With every new year there are renewed resolutions to do things we have been continually putting off, such as getting more exercise, losing weight, spending less, and maybe getting an estate plan in place. If you’re reading this, it’s not too late to retain an estate planning lawyer to begin or revise your current plans that may include a will or a trust. Even if you have a plan, it’s important to review it regularly. Laws change every year, and your concerns and needs probably do too. 2016 is no exception.
Basic Estate Planning
If you have no will or other written plans for transferring your wealth or taking care of your affairs should you become incapacitated, you need to speak with an estate planning lawyer… now. Some basic strategies include:
Durable Power of Attorney
If you become too ill or are injured in an accident to manage your financial or medical affairs, you can appoint a trusted individual to make these decisions for you. It can be limited to a single duty or be comprehensive to include nearly any task you would do such as signing checks. The power invested can take effect immediately on signing or when you are declared incapacitated. Some financial institutions require that you use their own forms so be sure you check with your bank.
A will is an effective and simple method of distributing your assets to whomever you wish. Although you have to go through probate, many states have summary procedures for limited estates. You can also name someone to administer your estate and see that your intentions are honored. A will can also help reduce estate taxes if it is planned accordingly.
There are a wide variety of trusts to consider if you do not have one or wish to create one for a special needs child, charity or some other purpose. Talk to Denver estate planning lawyer Dan McKenzie about your goals and the parameters of the particular kind of trust you want.
This is combined with your durable power of attorney where you appointed someone to make major medical decisions about your care and treatment. The advanced medical directive instructs your doctors or hospital to withdraw life support should you enter a vegetative state or are terminally ill. It can also contain instructions on where you wish to be hospitalized or that you be placed in a particular facility if you are not terminal but still unable to make decisions, such as suffering from dementia.
New Laws in 2016
You should also be aware of the 2016 estate planning changes that may affect you and your beneficiaries as well as old ones that are still in effect and that you not have been aware of or had forgotten.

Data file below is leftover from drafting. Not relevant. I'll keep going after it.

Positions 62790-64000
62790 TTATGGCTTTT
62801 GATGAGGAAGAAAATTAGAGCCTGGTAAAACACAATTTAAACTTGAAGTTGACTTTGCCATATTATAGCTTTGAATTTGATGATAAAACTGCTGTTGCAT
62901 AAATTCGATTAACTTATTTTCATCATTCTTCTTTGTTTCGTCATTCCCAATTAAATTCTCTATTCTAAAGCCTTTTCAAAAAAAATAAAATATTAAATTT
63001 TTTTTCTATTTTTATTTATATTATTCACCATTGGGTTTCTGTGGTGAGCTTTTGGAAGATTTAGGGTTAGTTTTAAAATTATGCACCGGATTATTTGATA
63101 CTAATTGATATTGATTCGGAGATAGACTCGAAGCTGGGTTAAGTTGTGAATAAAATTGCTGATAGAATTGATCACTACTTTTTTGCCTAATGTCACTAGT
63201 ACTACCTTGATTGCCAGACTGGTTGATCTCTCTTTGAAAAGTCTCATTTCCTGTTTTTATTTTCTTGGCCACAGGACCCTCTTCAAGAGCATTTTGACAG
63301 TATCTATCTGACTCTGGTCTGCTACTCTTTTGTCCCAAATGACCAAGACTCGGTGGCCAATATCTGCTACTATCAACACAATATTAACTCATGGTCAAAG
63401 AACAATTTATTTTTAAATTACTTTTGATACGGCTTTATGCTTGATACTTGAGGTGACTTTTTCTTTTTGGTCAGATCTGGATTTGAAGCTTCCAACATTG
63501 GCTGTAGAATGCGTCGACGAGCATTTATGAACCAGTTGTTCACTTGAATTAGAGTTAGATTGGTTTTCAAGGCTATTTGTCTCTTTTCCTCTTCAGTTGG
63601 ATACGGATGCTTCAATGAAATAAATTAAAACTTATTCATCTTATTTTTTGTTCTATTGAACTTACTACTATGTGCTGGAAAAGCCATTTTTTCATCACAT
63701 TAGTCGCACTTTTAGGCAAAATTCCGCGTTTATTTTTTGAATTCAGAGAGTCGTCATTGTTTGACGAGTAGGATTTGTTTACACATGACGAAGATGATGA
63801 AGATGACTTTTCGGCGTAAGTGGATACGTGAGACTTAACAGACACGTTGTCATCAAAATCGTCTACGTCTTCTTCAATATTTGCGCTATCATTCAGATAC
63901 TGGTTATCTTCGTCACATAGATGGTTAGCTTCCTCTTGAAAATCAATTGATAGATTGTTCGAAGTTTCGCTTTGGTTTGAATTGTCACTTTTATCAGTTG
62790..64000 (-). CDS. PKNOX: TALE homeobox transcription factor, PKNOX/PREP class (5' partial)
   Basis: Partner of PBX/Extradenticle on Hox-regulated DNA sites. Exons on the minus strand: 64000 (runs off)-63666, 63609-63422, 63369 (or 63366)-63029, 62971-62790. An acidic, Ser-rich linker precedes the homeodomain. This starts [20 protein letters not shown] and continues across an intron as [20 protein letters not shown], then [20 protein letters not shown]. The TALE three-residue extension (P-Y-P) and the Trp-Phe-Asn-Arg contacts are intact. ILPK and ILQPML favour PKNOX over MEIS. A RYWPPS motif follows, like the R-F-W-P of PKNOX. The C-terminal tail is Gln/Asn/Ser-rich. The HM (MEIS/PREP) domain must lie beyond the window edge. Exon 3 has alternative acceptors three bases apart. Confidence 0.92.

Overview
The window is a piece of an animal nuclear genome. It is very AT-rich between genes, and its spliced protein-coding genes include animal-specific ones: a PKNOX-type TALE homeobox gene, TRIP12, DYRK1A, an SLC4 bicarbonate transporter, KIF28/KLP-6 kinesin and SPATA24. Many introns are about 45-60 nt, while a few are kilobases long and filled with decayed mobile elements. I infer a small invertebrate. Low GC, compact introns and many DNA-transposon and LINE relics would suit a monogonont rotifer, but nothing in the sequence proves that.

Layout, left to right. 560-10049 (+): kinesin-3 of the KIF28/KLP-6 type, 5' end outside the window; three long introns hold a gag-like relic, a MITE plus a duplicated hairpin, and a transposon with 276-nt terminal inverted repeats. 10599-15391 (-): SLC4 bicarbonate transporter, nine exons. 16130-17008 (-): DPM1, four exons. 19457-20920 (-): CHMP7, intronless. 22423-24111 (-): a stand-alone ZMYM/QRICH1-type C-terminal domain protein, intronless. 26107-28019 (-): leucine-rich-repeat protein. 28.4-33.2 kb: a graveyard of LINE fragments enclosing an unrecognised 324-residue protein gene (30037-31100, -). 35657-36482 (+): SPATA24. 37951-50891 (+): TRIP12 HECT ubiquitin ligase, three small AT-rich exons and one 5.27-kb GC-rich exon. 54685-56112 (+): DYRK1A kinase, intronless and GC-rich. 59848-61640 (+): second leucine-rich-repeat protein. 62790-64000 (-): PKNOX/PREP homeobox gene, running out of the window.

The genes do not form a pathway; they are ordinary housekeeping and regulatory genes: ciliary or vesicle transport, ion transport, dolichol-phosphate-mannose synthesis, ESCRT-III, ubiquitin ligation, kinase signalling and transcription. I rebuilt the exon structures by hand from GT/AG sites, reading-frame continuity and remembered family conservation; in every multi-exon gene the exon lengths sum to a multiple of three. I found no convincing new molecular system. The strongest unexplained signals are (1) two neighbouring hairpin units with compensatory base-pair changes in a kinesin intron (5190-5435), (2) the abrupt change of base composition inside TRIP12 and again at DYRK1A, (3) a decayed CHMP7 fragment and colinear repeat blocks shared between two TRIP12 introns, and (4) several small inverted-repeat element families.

Annual Gift Exclusion
This refers to anyone’s ability to give away up to $14,000 to any one individual and to as many people as you want in any one year without having to report the gift to the IRS. It includes not only cash, but the fair market value of all assets such as automobiles or stocks. Married couples can give away twice as much — $28,000. The law as it stands in 2016 allows you to give up $5,450,000 over your lifetime without gift tax consequences, though the present administration is proposing in its budget that it be decreased to $1 million. Given the Republican majority in both houses, it is not likely that this proposal will be adopted.
Note that the limit on tax free gifts does not apply to spouses. You can gift an unlimited amount to your spouse with no gift tax implications so long as your spouse is a US citizen.
If your spouse passes away, then you may take any of your deceased spouse’s unused lifetime exclusion amount from their estate. This means you and your spouse together can transfer $10.9 million to your heirs without incurring any estate taxes. This is not automatic! The decedent’s estate does need to make an election to pass any of the unused amount to you. This provision was implemented in 2011.
Capital Gains Taxes and Estate Tax Rules
The President has proposed raising tax on capital gains to 28 percent from its current 23.5 percent if this provision survives. His budget also would roll back the federal estate tax exemption to $3.5 million with assets above that amount taxed at 45%. Again, whether these proposals actually become law is hard to predict, but it’s probably unlikely.
Dan McKenzie is a Denver estate planning attorney who can help you achieve your New Year’s resolution to either begin or to revise your estate planning in 2016. With new laws on the horizon, give us a call to discuss what you can do to minimize your exposure to taxes, to protect your finances if you become incapacitated and how best to distribute your estate upon your passing.